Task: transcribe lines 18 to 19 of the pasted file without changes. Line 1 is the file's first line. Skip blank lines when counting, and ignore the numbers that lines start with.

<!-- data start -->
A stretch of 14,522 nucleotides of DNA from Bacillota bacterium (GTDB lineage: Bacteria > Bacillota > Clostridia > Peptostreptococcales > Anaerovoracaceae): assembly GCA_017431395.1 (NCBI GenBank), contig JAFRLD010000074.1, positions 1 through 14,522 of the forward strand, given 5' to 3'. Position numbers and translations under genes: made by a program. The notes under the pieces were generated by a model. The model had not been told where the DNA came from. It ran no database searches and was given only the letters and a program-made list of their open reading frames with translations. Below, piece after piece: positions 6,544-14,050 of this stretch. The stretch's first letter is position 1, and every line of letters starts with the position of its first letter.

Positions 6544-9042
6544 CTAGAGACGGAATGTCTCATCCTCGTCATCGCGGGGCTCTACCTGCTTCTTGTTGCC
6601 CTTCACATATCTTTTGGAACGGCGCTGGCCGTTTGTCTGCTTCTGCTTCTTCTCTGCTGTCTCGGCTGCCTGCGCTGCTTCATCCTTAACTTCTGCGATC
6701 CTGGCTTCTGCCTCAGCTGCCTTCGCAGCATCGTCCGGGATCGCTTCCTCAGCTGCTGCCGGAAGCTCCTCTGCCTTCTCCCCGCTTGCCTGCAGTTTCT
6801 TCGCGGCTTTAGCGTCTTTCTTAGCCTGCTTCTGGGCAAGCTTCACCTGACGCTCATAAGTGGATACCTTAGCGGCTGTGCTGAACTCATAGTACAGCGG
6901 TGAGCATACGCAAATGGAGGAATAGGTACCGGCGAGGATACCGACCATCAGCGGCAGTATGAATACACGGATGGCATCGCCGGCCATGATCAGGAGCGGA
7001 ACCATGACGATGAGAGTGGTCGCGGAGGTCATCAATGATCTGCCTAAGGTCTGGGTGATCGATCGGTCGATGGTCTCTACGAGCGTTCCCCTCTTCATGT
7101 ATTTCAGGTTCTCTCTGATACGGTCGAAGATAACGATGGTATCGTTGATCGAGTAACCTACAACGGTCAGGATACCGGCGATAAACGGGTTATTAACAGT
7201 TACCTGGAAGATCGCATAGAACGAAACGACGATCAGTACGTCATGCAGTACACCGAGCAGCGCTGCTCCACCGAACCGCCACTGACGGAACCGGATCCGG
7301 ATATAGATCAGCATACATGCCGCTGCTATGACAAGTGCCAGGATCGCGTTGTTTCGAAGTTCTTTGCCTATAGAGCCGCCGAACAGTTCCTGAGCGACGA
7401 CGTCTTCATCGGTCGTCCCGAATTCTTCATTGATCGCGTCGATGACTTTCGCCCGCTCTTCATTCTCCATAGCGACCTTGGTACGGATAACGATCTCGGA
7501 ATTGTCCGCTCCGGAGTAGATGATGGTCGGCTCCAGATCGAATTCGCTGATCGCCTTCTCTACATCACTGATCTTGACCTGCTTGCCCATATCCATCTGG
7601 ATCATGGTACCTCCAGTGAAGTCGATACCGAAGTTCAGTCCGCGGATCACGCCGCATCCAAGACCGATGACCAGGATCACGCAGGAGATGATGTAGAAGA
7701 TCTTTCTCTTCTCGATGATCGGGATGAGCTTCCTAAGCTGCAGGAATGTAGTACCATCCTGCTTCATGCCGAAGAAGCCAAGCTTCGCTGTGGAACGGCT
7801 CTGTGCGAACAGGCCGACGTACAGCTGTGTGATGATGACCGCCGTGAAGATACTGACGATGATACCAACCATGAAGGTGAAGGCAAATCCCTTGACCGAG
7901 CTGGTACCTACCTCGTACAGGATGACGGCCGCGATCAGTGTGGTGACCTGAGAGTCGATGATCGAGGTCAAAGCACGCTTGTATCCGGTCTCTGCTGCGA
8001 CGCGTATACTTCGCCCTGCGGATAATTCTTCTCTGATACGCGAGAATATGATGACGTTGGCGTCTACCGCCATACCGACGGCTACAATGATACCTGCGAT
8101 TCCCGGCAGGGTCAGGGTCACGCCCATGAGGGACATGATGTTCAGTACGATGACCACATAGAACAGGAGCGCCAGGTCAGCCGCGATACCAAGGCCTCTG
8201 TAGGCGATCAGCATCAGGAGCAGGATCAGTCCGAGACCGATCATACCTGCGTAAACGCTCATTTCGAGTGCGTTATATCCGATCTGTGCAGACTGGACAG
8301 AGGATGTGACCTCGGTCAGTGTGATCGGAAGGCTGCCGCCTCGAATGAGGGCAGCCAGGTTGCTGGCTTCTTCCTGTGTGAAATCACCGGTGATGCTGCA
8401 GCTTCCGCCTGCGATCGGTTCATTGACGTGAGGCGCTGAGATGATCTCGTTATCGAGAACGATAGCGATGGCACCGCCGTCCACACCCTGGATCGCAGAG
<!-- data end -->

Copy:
8001 CGCGTATACTTCGCCCTGCGGATAATTCTTCTCTGATACGCGAGAATATGATGACGTTGGCGTCTACCGCCATACCGACGGCTACAATGATACCTGCGAT
8101 TCCCGGCAGGGTCAGGGTCACGCCCATGAGGGACATGATGTTCAGTACGATGACCACATAGAACAGGAGCGCCAGGTCAGCCGCGATACCAAGGCCTCTG